Christian Feminism: A Biblical Guide to Being Both Submissive and Strong

image_aputfnBeing a girl is complicated: you want to rule the world, but you also want to be protected. It’s like there are two of you inside sometimes, trying to shout over each other, always competing, always convinced she’s right. One is the Christian girl: meek, submissive, never willing to voice her opinion lest she offend anyone or disagree with a man. That voice is sweet and gentle. The other voice is the tough, independent girl: the one who doesn’t care what anyone thinks about you, knows exactly how smart and how strong you are, and wants you to make yourself heard loud and clear.

So who’s right?

Both of them are. By birth, you’re a woman: fashioned from the rib of a man, designed to help him. By choice, you’re a Christian, commanded to be strong in the Lord and the power of His might, but also to submit to a husband and keep silent in church gatherings. Feminists scoff at this. Their battle cry is, “Equality between men and women of the world!”

But you’re not a young woman of the world. You’re a Christian girl, a royal priestess empowered by the Holy Spirit to fight against the spiritual forces of darkness. If the girl of the world doesn’t have to submit to men, according to modern feminist creed, why should the Christian girl, who is essentially—let’s face it—a warrior princess?  How is she supposed to “wrestle…the cosmic powers over this present darkness” (Ephesians 6:12) if she has “to be in submission” (1 Corinthians 14:34) and “remain quiet” (1 Timothy 2:12)?

It’s a quandary. But you know who makes it look easy? Not me, that’s for sure. The virtuous woman of Proverbs 31. She doesn’t let any uncertainty about her role hold her back. She works willingly from before dawn to dark doing all kinds of good works: sewing, gardening, cooking, helping the poor, and not one, but two business pursuits: buying and selling land and selling the goods she makes. And is she stressed or frazzled? No, she speaks with wisdom and kindness, and laughs at the days to come. Because she takes care of everything around her house, both her kids and her husband praise her.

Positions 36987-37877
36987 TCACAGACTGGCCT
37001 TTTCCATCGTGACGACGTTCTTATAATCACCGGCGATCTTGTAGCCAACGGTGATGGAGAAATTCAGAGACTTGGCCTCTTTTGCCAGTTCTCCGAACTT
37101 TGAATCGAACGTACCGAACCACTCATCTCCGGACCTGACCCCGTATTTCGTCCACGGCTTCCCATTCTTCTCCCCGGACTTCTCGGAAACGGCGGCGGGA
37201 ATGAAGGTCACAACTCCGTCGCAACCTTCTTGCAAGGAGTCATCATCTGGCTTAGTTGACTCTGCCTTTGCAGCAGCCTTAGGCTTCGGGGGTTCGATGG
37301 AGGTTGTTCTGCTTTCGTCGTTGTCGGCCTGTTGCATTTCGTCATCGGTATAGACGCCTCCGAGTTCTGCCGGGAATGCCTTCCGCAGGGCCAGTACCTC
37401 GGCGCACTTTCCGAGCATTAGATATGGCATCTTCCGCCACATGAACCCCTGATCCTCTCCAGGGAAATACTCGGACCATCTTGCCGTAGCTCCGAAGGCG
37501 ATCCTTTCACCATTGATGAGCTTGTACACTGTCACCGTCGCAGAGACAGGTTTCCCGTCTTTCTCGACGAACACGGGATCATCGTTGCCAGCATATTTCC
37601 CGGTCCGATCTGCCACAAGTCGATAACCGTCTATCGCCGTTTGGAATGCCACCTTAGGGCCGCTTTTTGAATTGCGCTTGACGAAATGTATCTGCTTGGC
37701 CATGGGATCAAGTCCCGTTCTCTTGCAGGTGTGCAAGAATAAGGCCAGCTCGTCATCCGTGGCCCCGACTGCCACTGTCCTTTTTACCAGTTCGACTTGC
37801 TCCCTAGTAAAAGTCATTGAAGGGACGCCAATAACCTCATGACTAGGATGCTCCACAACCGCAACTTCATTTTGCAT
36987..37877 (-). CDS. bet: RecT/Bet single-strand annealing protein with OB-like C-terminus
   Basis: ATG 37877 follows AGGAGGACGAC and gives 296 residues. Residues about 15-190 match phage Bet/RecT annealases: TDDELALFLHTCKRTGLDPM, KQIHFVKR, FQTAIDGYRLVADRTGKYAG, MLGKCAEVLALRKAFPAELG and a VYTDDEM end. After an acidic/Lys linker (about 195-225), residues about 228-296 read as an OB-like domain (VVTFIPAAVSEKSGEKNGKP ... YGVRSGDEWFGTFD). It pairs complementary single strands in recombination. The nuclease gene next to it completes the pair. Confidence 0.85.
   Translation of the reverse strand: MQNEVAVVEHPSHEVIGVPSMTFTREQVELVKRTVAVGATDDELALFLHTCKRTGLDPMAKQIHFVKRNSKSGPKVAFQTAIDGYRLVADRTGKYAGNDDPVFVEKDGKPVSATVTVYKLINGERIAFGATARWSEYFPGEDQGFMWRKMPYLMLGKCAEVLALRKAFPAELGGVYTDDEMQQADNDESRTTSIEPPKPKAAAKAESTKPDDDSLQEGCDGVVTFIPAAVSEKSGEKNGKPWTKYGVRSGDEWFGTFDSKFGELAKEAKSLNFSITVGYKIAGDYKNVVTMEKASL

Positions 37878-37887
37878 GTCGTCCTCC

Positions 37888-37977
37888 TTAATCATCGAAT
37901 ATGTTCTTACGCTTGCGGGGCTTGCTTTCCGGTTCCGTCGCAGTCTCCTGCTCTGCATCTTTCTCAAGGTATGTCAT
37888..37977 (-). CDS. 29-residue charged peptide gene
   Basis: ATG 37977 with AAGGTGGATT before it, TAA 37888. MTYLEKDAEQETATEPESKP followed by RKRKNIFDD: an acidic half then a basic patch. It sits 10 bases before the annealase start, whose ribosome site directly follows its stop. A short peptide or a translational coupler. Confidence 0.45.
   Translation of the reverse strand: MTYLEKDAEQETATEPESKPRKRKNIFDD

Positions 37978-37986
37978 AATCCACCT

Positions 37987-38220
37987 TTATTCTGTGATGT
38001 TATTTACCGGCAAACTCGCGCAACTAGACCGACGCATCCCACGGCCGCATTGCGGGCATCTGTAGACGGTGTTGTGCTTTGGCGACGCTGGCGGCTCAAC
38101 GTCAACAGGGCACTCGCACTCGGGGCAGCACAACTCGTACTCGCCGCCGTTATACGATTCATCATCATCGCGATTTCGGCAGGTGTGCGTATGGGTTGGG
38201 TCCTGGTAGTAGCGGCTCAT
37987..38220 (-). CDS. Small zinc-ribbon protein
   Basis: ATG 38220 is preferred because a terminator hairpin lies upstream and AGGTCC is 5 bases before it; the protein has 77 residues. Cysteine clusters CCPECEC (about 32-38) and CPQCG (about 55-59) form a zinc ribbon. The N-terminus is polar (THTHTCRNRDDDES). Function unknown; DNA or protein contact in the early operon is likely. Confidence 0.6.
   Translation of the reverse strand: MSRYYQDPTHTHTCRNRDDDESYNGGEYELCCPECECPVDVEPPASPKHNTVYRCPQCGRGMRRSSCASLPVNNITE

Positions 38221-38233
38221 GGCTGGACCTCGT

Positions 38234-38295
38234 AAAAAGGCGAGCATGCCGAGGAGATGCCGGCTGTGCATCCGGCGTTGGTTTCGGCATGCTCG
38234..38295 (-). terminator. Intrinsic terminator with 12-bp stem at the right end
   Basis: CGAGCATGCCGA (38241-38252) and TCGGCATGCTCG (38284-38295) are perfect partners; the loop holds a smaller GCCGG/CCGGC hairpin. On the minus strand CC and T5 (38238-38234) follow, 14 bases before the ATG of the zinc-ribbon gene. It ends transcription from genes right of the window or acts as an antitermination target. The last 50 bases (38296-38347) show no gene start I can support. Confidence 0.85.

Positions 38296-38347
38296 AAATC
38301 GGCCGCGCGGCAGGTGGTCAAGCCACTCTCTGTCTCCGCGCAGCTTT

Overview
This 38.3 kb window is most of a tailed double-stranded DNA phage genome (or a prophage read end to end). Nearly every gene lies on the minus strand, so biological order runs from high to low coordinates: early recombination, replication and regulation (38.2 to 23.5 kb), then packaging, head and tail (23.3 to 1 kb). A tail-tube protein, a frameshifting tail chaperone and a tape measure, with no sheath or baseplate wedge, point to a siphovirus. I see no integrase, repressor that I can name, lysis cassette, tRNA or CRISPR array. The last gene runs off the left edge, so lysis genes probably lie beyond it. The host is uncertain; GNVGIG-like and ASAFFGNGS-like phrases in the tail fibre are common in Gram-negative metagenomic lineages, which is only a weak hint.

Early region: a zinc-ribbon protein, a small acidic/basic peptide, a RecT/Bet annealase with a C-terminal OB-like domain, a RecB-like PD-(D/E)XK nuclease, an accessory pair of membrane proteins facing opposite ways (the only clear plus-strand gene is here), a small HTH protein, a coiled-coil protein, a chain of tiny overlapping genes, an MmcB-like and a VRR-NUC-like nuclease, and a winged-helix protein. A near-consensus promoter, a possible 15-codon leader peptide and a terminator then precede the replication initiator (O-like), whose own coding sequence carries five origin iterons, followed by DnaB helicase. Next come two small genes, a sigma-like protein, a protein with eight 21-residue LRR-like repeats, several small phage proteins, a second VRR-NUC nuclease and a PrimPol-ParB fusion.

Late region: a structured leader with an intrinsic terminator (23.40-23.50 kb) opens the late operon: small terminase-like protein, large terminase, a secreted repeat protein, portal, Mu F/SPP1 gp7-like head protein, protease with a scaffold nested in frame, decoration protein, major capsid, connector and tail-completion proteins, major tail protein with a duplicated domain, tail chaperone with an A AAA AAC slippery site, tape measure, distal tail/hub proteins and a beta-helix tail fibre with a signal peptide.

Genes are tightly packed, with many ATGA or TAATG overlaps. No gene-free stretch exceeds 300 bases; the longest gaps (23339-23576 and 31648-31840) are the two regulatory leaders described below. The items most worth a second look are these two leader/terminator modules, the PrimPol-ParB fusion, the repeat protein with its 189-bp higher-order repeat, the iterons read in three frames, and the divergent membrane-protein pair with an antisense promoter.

Um, I think I need to take a nap after just writing down all that stuff! This is our model, gals. She does not use her being a woman as any kind of excuse for not going out and doing everything she is capable of. And although she is wise, kind, and strong, she should not speak in the church setting. Why is this? Because she has self-control. In two of these “women must be quiet” passages, God instructs us to have self-control (1 Timothy 2:9Titus 2:5). Did you get that? Not man-control, either by Dad, boyfriend, or husband. SELF-control. And in that verse about women learning in all submission, 1 Corinthians 14:34, submitting has nothing to do with force: it is a “voluntary attitude of giving in,” according to Strong’s Greek Lexicon.

You’re not only a Christian (hard), a woman (complicated), you’re also young (brutal)!  So don’t be surprised if you argue with yourself over what being a strong, young Christian woman looks like. It is a woman of grace, obedience, kindness, wisdom, and strength, and it looks exactly like you.

Kim Mauck
About Kim Mauck 40 Articles
I'm Kimberly Mauck, a gal living her happily-ever-after, sort of. I love my life being wife of a handsome but usually dirty homebuilder, mom of four lovely girls, writer of travel pieces, inspirational articles, and occasionally, miraculously, young adult fiction. I also teach freshman composition part-time at Southeastern Oklahoma State University. Reading and writing are the best ways I've found to make sense of the world and find my voice and ministry, so I do both everyday.

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